The Independent: The Iranian parliament, which is dominated by hardliners, passed a bill yesterday obliging the government to press ahead with efforts to develop a nuclear energy programme. Amid cries of “Death to America” and “God is Greatest”, parliament did not specifically order the government to resume uranium enrichment immediately or … The Independent
By Amir Paivar
The Iranian parliament, which is dominated by hardliners, passed a bill yesterday obliging the government to press ahead with efforts to develop a nuclear energy programme.
Amid cries of “Death to America” and “God is Greatest”, parliament did not specifically order the government to resume uranium enrichment immediately or to end snap UN inspections of atomic facilities, as some lawmakers had demanded. But the outline bill, approved by all 247 deputies present in the 290-seat chamber, called on the authorities to continue work on the nuclear fuel cycle which includes enrichment – a rejection of the UN atomic watchdog’s demand that Iran stop such activities. Uranium enrichment can be used to produce nuclear power and make atomic bombs.
“We will not give in to pressure,” the parliamentiary speaker, Gholamali Haddadadel, said. “The Iranian nation is determined to use peaceful nuclear technology.”
Iran denies US charges that it is secretly building nuclear weapons and, despite being a major oil producer, says it will press ahead with its nuclear programme to generate electricity from atomic reactors to meet booming demand.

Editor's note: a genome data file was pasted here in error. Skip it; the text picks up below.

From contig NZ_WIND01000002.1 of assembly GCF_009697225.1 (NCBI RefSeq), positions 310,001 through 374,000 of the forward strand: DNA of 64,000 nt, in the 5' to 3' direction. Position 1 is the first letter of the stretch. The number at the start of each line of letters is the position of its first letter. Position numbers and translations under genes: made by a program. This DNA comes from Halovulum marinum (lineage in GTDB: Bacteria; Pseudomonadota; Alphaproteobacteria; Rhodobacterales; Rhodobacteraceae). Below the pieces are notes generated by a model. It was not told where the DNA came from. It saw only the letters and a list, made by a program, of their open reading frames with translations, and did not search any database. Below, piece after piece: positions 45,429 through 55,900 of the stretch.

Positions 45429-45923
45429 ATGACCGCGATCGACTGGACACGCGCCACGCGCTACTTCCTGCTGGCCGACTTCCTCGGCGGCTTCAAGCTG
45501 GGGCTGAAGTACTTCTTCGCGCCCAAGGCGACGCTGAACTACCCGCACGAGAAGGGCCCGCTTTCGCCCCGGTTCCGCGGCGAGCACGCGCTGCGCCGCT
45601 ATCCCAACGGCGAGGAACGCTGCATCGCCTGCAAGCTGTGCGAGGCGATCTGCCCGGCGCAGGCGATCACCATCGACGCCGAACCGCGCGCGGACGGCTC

The European Union has urged Iran to freeze uranium enrichment before the UN’s International Atomic Energy Agency’s (IAEA) next meeting on 25 November. Failure to do so could mean Iran’s case will be referred to the UN Security Council for possible sanctions.
Iran is already known to be building and assembling enrichment centrifuge parts.
EU negotiators will meet their Iranian counterparts in Paris on Friday for a third round of discussions on forging a truce over the nuclear issue. The EU is offering Tehran a supply of nuclear fuel, help with a light-water nuclear reactor and a resumption of trade talks. So far Iran has said it is entitled to produce nuclear fuel.
Political analysts believe the parliamentary debates on the nuclear programme aim to send a message to the world that hardliners in Iran could force the government to adopt a tougher line if too much diplomatic pressure is put on Tehran.